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Orin Kerr Says: A System in Which I Cannot Force My Students to Purchase My Textbook for $200 Is Socialism!

Orin Kerr:

Free Law School Casebooks For Everyone?: John Mayer, the Executive Director of CALI, has a post suggesting a way to generate free law school casebooks for every law student.  Under the current system, professors who want to write casebooks can write the books on their own and can then make a deal with publishers to bring the books to market in exchange for royalties. Mayer has a very different proposal…. [E]ach law school community will put forth a worker who will participate in a collective. Members of the collective will share the workload and collaborate on the making of products. They will then be required to share their products to allow use by anyone else according to their needs.

Interesting idea. If only we had some experience in the 20th century to know if it might work: Why Socialism Failed | The Freeman | Ideas On Liberty.

The most interesting thing from my economist's perspective is that dollars will get you doughnuts that at some point in his life Orin Kerr took a microeconomics course. One of the things that microeconomics course did was give Orin Kerr the tools to reach the conclusion that the market for legal textbooks fails:

  1. Price is far in excess of marginal cost, so a great deal of what in a well-functioning market ought to be consumer surplus is transferred to producers with market power.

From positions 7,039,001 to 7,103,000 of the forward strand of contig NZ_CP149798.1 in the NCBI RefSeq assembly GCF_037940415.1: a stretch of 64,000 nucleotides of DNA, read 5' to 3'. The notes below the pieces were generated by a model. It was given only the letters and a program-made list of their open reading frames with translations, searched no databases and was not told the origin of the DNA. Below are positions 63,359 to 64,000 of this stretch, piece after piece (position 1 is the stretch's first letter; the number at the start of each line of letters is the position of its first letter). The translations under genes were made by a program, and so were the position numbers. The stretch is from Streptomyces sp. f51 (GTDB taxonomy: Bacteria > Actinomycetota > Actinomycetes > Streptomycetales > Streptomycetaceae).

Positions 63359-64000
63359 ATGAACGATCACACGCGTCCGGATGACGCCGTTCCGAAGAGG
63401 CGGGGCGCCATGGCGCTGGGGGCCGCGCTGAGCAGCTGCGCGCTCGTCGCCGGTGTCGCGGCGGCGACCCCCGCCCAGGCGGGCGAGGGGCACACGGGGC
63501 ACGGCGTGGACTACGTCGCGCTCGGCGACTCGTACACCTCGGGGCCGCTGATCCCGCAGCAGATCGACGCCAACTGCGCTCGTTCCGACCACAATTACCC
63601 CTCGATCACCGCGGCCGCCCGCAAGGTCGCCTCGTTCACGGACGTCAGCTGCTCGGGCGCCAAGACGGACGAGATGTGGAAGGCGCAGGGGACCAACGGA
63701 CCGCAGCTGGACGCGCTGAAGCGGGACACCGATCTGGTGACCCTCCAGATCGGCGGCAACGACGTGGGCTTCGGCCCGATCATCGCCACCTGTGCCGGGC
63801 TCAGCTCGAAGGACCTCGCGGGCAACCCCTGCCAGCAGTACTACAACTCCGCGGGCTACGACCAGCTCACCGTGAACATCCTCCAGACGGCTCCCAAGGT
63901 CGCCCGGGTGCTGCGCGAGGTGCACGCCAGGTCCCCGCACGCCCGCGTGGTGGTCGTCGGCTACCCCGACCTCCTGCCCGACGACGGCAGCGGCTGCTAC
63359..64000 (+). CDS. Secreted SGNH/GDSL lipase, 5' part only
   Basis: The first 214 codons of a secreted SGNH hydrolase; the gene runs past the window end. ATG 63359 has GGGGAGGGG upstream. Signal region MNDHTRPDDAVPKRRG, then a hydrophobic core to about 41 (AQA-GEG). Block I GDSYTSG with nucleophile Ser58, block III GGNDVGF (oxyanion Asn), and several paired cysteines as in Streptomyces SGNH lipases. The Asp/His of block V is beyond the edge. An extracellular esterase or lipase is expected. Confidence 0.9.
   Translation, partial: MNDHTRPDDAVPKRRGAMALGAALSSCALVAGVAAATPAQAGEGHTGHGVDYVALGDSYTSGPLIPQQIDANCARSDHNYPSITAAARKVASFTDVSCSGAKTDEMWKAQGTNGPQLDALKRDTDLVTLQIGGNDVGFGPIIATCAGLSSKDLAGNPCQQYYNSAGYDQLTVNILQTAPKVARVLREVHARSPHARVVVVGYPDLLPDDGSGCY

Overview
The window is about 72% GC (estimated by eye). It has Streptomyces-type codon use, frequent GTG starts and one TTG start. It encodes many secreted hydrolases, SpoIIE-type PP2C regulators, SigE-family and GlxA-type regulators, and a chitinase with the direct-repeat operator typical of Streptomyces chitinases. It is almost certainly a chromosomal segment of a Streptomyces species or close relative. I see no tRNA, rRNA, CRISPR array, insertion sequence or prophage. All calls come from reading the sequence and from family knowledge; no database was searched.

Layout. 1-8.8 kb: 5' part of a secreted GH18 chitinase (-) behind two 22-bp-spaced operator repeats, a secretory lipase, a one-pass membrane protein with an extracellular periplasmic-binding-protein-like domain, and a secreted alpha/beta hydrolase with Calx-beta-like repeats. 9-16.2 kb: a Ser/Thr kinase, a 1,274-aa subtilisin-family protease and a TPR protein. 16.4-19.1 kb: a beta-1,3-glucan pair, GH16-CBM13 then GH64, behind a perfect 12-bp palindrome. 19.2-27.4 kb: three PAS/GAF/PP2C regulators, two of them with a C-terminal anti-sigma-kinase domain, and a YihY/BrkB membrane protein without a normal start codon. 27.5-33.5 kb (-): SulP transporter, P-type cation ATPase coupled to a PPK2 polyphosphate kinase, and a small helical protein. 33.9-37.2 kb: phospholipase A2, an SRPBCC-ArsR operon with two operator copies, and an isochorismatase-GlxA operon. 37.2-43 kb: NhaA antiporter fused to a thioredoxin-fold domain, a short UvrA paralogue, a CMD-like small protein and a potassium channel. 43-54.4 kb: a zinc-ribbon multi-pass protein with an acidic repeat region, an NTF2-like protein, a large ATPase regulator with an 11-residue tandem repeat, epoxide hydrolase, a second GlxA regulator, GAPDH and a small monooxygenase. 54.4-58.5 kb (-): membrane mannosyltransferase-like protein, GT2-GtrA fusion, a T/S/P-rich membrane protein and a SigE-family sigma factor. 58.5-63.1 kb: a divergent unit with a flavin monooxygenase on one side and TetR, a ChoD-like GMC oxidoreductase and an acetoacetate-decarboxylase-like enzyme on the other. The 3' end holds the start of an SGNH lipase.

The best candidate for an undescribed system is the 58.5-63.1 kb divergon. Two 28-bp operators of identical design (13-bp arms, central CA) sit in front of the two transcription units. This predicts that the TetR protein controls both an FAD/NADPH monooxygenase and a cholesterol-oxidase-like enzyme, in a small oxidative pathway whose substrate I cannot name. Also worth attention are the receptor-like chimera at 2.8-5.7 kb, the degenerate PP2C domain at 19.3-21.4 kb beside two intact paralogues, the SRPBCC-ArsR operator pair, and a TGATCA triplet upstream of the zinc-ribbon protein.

2. But it is not as though producers are enriched by the market either: the incentives create a situation in which the social surplus is dissipated by the writing of far too many textbooks.

The right thing for Orin Kerr to say would be: "Meyer's proposal looks unworkable to me. The right thing to do would be to have, as a condition of accreditation, law professors hand out the textbooks for free on the first day of class; then law schools would give professors an extra $50 per student to buy textbooks and tell the professors to keep the change. That would eliminate the market failure."

But it doesn't occur to Orin Kerr to suggest that--or, indeed, to make any suggestion to align incentives in such a way as to push prices to marginal costs and eliminate the incentive to overproduce textbooks. The economics he took simply did not take.

Why not?

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